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Reflecting on an Internship with Public Citizen

For the past ten weeks I have been living in Washington, DC and working as an intern at Public Citizen. I applied to my school’s “Spring Term in DC” program after starting to go stir-crazy on a 2200-person campus and thinking that, as a political science major, it might be a good idea to spend some time in the nation’s capital to see if it was a place where I might want to live and work in the future. My interest in domestic policy and desire to learn about nonprofit government work drew me to Public Citizen. So, at the the beginning of April I packed my newly-purchased blazer and came down to DC.

Getting off the metro on the first day of my internship and seeing that the Capitol building was mere minutes away from my office was surreal. Reading the news or talking about politics in my classes in upstate New York can often create a sense of removal from the fact that there are real people in Washington, DC making the decisions about which the rest of us read and talk endlessly. Now, with Public Citizen’s Congress Watch department, I would be researching and writing about people who were hard at work just a few feet away from me. Being so close to the political action made me appreciate the sheer volume of work that happens in this city each and every day.

My experience as an intern at Public Citizen has been extremely rewarding. Speaking to anyone in the office, I have been so impressed by how knowledgeable and passionate they are about their respective areas of work. More than anything, this has been an incredible learning experience for me. Each week I wrote a blog post and I was often presented with topics about which I initially knew only the basic facts. Doing extensive research not only gave me the authority needed to write an informative blog, but gave me a clearer overall picture of the many issues being juggled by the government on any given day. I felt as though I learned something completely new each week and being around my coworkers inspired me to work hard in becoming as well-informed as they are.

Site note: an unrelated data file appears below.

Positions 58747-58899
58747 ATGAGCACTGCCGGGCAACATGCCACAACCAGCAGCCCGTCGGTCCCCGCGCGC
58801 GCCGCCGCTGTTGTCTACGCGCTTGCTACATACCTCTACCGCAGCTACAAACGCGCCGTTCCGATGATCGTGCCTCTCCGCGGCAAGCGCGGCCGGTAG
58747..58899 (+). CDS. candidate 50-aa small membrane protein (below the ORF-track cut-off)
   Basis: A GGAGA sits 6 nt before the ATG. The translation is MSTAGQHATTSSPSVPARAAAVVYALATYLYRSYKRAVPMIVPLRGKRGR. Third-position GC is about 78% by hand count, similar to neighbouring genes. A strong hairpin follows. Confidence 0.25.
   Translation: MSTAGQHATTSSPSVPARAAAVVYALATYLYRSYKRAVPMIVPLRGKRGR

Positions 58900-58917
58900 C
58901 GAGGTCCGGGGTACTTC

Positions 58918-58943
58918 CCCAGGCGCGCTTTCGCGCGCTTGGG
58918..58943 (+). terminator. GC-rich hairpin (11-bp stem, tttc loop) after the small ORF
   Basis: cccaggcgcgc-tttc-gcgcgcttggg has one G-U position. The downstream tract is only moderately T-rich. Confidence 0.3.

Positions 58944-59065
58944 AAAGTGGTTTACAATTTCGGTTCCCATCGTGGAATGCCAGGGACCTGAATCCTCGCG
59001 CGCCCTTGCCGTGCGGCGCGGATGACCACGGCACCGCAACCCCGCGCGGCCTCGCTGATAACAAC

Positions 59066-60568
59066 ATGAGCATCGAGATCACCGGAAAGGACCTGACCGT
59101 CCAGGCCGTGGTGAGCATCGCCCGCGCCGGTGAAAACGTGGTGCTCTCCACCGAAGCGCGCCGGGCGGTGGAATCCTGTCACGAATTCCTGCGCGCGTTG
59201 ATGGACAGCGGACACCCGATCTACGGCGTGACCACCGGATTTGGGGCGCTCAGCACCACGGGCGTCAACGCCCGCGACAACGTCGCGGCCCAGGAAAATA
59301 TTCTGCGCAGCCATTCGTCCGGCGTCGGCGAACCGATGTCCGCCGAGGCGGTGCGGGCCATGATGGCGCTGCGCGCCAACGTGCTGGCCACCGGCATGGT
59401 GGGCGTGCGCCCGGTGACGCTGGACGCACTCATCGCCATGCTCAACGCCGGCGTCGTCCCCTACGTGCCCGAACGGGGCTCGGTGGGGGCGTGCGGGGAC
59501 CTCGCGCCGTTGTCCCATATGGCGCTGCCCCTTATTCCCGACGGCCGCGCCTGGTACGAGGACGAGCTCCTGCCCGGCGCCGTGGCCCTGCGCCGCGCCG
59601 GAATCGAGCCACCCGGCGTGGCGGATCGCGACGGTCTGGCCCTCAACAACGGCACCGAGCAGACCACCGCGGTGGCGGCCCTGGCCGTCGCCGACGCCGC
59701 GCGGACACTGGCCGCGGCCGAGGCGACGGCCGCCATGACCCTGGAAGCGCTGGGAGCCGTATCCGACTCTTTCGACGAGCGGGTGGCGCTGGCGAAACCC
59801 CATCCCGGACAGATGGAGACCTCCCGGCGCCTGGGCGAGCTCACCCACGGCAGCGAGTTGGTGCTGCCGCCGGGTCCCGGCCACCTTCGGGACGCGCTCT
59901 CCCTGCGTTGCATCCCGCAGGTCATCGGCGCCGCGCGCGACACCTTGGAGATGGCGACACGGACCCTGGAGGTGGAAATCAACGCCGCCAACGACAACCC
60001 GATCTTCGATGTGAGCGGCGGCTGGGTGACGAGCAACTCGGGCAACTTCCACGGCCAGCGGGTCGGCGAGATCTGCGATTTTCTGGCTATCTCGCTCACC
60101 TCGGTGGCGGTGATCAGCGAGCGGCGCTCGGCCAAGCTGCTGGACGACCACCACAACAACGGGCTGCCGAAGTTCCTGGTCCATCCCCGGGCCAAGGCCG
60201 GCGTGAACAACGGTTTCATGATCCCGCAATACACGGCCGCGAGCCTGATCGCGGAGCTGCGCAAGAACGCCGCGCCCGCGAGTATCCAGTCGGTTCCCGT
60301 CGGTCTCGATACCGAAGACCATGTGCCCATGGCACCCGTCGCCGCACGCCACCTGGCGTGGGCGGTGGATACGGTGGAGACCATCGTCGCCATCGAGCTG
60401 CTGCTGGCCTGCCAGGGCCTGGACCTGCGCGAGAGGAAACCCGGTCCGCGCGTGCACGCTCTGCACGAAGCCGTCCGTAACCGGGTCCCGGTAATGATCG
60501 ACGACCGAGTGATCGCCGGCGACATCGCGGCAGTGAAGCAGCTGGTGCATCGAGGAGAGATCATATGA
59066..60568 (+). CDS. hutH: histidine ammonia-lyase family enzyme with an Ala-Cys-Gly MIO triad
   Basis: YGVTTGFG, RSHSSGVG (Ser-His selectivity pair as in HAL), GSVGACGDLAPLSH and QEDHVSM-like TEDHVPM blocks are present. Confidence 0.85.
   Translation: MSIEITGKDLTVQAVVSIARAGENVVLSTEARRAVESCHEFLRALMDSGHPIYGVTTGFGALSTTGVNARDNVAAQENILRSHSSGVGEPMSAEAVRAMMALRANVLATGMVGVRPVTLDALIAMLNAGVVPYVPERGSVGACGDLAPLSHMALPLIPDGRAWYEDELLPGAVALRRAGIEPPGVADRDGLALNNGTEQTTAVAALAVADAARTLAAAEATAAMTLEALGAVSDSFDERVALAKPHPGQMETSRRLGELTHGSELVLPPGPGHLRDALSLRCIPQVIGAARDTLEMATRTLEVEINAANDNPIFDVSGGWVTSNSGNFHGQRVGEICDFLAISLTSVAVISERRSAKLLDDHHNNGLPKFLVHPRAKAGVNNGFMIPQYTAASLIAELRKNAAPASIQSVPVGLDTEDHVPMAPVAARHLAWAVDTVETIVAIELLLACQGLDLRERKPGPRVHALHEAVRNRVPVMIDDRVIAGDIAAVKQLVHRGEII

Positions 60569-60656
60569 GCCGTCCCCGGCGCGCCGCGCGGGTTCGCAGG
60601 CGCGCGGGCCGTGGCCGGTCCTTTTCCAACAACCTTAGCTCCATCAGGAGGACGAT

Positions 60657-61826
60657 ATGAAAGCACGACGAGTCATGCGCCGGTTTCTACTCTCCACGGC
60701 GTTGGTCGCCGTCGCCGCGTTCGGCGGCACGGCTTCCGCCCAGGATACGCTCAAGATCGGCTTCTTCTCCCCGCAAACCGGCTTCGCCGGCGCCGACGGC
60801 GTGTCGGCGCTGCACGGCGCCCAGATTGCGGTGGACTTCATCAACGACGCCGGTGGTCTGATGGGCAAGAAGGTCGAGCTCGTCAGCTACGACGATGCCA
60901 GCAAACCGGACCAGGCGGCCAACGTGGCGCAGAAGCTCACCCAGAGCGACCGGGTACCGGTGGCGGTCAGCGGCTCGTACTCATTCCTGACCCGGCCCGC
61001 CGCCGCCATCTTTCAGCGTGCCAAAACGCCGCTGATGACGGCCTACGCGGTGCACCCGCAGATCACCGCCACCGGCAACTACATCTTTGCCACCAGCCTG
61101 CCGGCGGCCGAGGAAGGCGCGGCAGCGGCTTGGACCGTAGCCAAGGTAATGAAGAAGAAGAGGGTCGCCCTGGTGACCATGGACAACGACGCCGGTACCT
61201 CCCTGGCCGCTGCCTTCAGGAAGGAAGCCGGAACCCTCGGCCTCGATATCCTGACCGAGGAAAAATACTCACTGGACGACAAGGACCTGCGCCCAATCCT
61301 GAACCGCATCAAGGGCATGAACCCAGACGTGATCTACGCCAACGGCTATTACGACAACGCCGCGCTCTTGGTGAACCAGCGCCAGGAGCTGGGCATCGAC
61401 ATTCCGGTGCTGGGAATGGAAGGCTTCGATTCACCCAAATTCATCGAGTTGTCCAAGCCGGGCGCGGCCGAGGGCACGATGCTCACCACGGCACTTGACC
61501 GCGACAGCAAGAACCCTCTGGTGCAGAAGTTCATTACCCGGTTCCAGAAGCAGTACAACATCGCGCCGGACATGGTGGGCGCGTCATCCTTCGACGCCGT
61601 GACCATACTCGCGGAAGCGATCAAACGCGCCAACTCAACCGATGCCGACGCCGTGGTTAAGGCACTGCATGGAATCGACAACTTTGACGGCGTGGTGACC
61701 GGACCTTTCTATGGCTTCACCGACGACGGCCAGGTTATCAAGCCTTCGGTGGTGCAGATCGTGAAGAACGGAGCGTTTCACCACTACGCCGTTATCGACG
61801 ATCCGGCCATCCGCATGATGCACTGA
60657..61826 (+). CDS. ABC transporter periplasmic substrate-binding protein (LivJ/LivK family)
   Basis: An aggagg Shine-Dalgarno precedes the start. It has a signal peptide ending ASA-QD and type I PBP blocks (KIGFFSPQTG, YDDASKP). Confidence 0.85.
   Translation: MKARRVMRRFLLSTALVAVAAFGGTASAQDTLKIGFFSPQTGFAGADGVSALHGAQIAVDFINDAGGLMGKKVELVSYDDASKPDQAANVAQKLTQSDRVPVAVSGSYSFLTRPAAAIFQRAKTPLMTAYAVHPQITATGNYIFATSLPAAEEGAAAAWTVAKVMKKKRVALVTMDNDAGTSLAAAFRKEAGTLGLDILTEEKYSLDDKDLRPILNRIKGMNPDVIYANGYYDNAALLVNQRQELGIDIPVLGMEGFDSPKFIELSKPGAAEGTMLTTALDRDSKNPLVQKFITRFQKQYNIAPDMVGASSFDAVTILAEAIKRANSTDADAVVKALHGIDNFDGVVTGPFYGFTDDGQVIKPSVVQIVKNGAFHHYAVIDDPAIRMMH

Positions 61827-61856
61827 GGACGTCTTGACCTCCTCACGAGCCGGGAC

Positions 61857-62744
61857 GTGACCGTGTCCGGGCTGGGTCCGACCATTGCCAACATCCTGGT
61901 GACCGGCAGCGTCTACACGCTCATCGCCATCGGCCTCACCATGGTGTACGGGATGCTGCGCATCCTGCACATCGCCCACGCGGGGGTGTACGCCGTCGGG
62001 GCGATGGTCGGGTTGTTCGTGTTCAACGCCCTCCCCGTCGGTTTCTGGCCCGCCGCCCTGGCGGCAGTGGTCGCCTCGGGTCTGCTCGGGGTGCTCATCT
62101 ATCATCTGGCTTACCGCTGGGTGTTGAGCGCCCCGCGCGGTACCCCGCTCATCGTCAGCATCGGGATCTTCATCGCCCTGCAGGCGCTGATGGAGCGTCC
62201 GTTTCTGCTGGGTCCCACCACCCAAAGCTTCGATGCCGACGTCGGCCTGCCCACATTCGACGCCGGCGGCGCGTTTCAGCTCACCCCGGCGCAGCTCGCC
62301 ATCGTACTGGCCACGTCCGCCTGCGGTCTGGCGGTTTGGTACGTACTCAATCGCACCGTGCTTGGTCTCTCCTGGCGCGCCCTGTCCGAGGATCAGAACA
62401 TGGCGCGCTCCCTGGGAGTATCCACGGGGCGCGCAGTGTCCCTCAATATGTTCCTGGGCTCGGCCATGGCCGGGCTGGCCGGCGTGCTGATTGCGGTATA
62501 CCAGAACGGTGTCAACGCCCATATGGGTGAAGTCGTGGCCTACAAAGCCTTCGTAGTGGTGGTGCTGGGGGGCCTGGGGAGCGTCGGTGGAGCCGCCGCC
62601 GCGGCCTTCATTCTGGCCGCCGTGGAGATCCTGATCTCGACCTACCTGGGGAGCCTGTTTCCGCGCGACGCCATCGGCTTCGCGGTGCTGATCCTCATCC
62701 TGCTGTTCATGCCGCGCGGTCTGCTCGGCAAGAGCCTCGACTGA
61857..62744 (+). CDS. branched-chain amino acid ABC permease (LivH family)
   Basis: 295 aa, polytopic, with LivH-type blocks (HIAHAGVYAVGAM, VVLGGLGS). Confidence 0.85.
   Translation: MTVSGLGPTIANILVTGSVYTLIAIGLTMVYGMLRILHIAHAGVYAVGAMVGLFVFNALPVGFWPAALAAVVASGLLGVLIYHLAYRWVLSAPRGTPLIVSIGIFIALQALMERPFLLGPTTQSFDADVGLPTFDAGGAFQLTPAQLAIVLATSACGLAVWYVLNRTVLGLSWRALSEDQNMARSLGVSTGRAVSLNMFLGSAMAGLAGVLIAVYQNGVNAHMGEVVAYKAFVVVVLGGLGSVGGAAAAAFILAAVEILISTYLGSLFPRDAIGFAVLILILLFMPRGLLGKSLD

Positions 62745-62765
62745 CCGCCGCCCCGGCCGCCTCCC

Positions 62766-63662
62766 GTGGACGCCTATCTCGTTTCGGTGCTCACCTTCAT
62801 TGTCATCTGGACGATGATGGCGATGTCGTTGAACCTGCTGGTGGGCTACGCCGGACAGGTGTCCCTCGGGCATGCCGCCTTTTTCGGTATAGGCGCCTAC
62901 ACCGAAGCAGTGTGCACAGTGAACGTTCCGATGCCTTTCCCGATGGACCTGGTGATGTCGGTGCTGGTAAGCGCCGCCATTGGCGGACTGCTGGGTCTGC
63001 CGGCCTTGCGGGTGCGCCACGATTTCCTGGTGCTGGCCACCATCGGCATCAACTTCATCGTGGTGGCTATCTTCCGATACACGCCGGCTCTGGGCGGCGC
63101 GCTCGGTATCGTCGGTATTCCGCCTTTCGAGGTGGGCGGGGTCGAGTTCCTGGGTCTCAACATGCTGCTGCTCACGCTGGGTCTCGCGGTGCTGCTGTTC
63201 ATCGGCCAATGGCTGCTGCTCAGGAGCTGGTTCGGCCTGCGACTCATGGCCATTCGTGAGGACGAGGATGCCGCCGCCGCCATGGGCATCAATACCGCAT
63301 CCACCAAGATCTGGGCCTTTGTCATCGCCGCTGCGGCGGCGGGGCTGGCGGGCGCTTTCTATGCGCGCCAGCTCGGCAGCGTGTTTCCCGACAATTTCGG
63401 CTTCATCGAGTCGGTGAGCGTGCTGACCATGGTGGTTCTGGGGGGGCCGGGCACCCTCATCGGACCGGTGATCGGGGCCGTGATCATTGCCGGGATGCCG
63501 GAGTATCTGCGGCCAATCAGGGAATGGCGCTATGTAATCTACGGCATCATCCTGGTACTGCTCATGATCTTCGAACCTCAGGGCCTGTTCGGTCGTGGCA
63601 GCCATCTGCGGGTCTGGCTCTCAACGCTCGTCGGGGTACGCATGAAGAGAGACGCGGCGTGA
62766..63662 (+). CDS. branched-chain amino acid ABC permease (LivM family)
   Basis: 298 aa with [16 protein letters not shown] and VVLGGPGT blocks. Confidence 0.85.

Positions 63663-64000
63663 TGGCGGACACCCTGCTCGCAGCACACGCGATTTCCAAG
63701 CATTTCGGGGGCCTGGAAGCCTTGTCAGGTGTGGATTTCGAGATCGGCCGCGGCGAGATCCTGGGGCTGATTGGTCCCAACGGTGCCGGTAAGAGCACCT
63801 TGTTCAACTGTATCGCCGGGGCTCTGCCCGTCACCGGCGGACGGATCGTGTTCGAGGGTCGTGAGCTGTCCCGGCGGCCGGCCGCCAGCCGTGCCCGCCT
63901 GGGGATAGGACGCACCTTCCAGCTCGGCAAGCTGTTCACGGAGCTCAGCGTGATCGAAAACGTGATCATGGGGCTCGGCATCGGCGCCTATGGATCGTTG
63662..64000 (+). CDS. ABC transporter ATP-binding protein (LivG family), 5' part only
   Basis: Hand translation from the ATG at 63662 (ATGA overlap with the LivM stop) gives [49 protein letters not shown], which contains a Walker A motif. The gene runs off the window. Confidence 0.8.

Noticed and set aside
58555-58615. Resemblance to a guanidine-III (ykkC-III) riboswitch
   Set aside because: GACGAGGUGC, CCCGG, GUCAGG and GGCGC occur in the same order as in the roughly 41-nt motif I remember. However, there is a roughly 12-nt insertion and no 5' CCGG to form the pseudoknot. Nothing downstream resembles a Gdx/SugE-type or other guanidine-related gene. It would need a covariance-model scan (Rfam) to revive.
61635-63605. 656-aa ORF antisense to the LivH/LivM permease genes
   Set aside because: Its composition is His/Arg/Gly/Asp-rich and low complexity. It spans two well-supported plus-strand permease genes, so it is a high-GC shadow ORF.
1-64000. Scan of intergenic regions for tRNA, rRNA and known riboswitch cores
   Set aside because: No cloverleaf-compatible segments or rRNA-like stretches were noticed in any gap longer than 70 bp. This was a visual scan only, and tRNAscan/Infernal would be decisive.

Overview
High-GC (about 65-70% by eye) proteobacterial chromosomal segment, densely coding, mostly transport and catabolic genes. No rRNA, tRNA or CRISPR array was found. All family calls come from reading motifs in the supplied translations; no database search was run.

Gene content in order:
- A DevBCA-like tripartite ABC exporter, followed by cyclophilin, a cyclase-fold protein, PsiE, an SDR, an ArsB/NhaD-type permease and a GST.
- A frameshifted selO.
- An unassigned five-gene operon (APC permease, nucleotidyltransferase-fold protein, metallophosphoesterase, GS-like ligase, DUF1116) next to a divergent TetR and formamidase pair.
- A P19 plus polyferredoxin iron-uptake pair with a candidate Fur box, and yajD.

Being a part of this organization also gave me a heightened appreciation of the need to fight on behalf of consumers and the ways in which we can be successful at doing that. I participated in a rally outside of a gas station to blame Trump for high gas prices and helped with drafts of letters to the editor that members of Public Citizen could send to their local papers. At the same time, I was surrounded by people doing research to craft in-depth reports that would make new knowledge available to the public. This convergence of professional and grassroots work was inspiring to see. Even as I learned about the challenges we are facing in the government every day, I also saw my coworkers and motivated citizens working hard to make their voices heard. Public Citizen and its members have given me confidence that there will always be someone willing to fight on behalf of the American people.

Of course, being in Washington also gave me opportunities that would not have been possible in other cities. Having lived in Massachusetts my whole life, I was very excited to be part of a consumer lobbyist group that met with Representatives Richard Neal, Joe Kennedy, and Jim McGovern, and to sit in the second row as Senator Elizabeth Warren delivered a powerful speech about the importance of regulations. Not only did I get to brag to my politically-minded friends and send some cool pictures to my parents, but I got a chance to speak to and hear from the members of government who affect my hometown the most. These were experiences I never could have had sitting in a classroom.

When I applied to come to DC and when I interviewed for this internship, I said that I wanted to learn about what working in politics could mean outside of running for office or working on the Hill. Being in the city and interning at Public Citizen have shown me just how much political involvement exists outside those two realms and how crucial that involvement is. While I may not have figured out a definite career trajectory for when I graduate in a couple of years, this experience has given me the drive to be a vocal advocate for causes about which I am passionate. It is easy to feel overwhelmed by everything going on in our country, but my time here has inspired me to continue educating myself and working to create meaningful change within the government. I hope that in the future I will be able to return to DC and have as positive an experience as the one I have had in these ten short weeks.